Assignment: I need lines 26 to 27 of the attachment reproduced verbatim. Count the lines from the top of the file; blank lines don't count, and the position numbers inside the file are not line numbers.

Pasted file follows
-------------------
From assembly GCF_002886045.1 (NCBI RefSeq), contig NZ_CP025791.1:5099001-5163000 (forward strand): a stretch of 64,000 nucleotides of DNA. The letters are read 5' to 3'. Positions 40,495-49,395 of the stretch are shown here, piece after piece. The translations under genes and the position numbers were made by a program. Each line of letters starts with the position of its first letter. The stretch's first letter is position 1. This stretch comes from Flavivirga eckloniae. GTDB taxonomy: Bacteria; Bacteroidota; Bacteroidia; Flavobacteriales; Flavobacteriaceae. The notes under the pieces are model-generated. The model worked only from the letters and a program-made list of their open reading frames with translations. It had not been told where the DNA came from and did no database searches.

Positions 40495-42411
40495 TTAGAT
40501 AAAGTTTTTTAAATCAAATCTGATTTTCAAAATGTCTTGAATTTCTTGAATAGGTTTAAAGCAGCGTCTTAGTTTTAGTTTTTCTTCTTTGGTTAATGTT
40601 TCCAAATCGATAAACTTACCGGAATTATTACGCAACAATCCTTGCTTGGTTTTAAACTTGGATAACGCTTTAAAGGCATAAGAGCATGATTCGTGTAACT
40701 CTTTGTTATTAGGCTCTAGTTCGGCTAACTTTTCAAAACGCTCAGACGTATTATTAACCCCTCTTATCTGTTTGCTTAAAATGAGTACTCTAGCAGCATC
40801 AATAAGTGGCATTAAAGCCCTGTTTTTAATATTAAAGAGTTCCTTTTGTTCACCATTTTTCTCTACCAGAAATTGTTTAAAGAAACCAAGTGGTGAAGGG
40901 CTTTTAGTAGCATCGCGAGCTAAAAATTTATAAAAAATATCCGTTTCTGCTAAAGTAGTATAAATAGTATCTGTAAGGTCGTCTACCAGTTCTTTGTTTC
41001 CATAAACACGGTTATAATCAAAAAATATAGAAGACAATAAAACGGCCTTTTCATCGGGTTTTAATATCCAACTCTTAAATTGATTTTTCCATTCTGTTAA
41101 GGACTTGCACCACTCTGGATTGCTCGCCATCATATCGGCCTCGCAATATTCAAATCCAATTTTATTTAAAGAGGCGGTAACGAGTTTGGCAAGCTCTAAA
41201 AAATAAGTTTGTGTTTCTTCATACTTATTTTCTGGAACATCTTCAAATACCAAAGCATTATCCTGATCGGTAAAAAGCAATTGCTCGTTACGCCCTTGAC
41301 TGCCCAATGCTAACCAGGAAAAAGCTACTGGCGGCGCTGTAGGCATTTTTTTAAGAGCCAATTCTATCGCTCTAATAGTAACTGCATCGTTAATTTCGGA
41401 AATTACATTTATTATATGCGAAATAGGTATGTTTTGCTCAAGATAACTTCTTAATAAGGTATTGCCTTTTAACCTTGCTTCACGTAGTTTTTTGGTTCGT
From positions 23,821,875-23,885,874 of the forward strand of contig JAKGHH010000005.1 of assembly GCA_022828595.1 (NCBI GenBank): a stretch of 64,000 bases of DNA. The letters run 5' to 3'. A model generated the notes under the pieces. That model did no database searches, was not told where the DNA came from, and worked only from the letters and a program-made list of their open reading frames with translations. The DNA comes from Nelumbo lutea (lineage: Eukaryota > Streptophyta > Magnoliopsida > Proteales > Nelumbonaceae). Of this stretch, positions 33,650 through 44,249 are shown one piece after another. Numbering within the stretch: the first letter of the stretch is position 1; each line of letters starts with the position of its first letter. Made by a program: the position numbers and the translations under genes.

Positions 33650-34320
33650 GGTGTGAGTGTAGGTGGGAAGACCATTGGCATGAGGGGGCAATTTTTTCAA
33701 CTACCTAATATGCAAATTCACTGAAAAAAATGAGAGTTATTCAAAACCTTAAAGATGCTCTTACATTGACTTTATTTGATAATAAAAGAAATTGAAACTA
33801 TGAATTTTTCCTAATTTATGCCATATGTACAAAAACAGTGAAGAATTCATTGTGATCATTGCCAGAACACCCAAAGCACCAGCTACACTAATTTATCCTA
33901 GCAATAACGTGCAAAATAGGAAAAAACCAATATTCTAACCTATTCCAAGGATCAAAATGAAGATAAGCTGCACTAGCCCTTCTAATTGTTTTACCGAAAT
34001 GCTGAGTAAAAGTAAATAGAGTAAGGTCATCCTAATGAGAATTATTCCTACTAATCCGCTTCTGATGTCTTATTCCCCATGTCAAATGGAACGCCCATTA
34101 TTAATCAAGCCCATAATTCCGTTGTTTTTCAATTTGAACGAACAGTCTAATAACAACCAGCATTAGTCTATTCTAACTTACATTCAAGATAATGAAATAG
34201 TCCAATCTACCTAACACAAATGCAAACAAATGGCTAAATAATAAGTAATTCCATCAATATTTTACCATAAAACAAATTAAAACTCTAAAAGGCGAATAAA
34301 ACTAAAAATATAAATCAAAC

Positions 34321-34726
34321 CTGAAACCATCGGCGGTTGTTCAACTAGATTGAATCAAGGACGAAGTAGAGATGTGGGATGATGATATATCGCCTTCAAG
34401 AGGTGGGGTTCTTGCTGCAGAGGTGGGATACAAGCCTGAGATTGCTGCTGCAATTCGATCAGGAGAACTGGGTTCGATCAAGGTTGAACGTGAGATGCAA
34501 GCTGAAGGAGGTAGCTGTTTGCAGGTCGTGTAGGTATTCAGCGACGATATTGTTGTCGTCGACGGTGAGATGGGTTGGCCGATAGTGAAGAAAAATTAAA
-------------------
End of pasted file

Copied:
34401 AGGTGGGGTTCTTGCTGCAGAGGTGGGATACAAGCCTGAGATTGCTGCTGCAATTCGATCAGGAGAACTGGGTTCGATCAAGGTTGAACGTGAGATGCAA
34501 GCTGAAGGAGGTAGCTGTTTGCAGGTCGTGTAGGTATTCAGCGACGATATTGTTGTCGTCGACGGTGAGATGGGTTGGCCGATAGTGAAGAAAAATTAAA